In the past, one or two savvy students may decide to approach me after class and query me on the mistake. Then, given the differences in power and authority between us, it would be easy for me to explain the mistake or admit error in a manner that is most favorable to me. Students may chat amongst themselves, but unless the mistake was egregious (like the spook comment from the Coleman Silk in The Human Stain) the incident would be lost, nothing but unread errata. By the next class, provided it runs smoothly, it would be forgotten.
The days of controlling the situation simply with one’s authority are rapidly coming to an end. Traditional authority figures – your teachers, policemen, politicians – do not control the flow of communication anymore. They cannot define events in ways that are most advantageous to them as easily as before. People, as a collective, can come to conclusions that are their own, and not massaged by authority figures.
America Never Liked Anti-Establishment Candidates Before…Why Now?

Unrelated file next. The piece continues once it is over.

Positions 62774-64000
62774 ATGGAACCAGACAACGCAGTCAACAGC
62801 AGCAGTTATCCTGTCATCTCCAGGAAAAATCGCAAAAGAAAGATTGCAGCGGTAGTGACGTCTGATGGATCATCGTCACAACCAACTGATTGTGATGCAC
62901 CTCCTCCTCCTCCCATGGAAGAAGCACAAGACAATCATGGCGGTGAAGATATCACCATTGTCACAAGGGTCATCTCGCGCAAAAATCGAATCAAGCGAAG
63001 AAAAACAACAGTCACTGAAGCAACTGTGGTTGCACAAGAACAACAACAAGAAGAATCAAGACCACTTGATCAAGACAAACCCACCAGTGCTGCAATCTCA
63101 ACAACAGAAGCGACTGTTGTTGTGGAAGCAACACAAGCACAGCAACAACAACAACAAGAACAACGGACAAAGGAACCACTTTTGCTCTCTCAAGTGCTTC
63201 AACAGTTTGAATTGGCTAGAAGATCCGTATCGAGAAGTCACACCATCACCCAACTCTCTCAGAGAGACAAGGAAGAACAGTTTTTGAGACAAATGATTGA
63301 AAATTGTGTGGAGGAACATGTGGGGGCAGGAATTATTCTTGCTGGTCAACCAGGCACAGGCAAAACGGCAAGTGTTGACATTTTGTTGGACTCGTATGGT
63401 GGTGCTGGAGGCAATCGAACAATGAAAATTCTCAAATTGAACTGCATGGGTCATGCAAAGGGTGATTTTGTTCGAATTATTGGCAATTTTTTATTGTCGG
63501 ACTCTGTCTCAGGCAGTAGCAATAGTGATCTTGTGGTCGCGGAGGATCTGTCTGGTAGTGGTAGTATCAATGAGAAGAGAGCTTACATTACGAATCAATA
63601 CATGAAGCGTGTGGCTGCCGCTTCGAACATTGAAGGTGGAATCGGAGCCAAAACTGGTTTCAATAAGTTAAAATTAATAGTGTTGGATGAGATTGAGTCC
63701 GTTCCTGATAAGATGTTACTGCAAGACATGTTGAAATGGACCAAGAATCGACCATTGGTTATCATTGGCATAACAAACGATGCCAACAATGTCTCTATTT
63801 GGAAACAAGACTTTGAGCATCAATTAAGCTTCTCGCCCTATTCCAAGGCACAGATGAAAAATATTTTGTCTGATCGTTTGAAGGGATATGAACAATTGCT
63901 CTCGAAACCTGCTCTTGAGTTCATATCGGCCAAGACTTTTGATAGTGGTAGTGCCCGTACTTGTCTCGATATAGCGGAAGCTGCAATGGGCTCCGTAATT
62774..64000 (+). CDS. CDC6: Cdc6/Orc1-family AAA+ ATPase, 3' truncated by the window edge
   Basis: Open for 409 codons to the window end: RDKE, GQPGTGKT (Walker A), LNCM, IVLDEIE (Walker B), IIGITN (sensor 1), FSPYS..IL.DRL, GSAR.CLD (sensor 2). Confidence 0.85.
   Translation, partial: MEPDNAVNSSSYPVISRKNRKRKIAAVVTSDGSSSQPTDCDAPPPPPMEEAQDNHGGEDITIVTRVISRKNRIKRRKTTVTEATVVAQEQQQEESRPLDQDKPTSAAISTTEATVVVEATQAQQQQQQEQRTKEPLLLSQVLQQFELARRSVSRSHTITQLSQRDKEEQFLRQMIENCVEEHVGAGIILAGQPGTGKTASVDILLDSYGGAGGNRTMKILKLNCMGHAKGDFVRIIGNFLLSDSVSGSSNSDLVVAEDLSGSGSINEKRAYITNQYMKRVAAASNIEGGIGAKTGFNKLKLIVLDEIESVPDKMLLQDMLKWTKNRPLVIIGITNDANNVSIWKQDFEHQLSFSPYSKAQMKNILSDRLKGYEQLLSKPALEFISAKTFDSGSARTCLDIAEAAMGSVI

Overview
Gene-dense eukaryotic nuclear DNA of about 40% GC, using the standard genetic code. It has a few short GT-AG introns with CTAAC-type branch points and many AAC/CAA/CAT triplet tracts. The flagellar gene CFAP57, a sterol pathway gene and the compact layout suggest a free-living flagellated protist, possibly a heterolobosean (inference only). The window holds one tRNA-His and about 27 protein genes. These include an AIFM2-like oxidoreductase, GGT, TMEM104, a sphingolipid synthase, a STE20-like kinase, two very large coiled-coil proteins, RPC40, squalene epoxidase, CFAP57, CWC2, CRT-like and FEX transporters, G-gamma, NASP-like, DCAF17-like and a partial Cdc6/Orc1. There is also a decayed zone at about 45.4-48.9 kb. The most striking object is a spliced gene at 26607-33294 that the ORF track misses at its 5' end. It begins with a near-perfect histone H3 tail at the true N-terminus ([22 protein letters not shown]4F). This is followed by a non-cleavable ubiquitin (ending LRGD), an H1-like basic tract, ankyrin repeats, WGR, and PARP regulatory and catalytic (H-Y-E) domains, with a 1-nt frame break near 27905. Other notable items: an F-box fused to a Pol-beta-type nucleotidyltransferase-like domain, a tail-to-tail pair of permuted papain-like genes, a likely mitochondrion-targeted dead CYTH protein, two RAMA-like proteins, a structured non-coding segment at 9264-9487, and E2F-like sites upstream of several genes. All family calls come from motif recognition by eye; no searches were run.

The talking heads are saying that this is a unique election. The reasons usually given are economic and political.
The economic angle would be that wages are not keeping up with the cost of living, that there is growing inequality, and that the new jobs being created offer low wages and few benefits. In this scenario, people want an anti-establishment candidate because they may have the skills and vision to fix an economy that has been moribund for about a decade now. I imagine that Democrats would find this angle the most agreeable, however everyone feels the bite of a bad economy. Meanwhile, the political angle would be that the leadership we have is simply not cutting it. Decisions being made in the White House are moving the country in the wrong direction and lowering America’s standing in the world. Politicians are unresponsive to the electorate, and are more interested in campaigning and raising donations than actually doing anything. I imagine that Republicans would be more likely to latch onto this angle, although there are many Democrats who are unhappy with President Obama and the frontrunner Hillary Clinton.